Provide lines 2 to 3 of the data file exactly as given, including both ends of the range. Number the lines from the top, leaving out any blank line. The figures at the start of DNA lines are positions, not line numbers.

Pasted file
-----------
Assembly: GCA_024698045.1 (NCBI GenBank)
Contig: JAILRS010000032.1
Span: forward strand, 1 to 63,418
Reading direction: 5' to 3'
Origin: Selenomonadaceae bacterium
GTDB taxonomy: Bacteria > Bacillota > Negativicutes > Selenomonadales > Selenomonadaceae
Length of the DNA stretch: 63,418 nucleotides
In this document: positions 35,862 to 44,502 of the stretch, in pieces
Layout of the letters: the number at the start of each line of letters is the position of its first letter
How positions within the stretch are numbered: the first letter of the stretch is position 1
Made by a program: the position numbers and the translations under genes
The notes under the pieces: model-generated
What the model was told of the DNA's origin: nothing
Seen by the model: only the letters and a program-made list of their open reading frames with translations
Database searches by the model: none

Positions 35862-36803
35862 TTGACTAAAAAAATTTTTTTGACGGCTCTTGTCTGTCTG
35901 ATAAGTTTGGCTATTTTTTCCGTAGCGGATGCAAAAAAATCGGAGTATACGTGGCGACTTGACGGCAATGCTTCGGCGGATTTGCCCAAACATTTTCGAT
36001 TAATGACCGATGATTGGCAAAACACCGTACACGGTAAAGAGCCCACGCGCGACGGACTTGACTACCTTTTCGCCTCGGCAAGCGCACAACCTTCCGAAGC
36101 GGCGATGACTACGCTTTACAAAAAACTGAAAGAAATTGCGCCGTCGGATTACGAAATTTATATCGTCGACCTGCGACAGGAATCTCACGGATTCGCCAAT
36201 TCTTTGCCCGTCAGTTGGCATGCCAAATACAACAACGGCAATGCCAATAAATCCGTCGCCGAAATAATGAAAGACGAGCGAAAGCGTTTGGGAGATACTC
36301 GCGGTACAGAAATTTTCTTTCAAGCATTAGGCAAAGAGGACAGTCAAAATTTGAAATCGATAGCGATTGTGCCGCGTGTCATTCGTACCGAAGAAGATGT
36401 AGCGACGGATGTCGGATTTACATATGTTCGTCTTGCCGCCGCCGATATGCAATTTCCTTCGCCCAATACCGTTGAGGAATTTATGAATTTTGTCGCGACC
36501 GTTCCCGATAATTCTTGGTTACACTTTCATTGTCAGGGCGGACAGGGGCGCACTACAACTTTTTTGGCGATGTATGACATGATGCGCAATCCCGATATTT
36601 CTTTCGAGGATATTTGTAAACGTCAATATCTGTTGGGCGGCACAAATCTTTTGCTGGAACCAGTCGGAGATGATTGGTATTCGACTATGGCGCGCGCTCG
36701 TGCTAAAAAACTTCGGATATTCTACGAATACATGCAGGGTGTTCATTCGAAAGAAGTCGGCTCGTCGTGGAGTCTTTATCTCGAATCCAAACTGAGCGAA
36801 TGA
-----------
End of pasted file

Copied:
Contig: JAILRS010000032.1
Span: forward strand, 1 to 63,418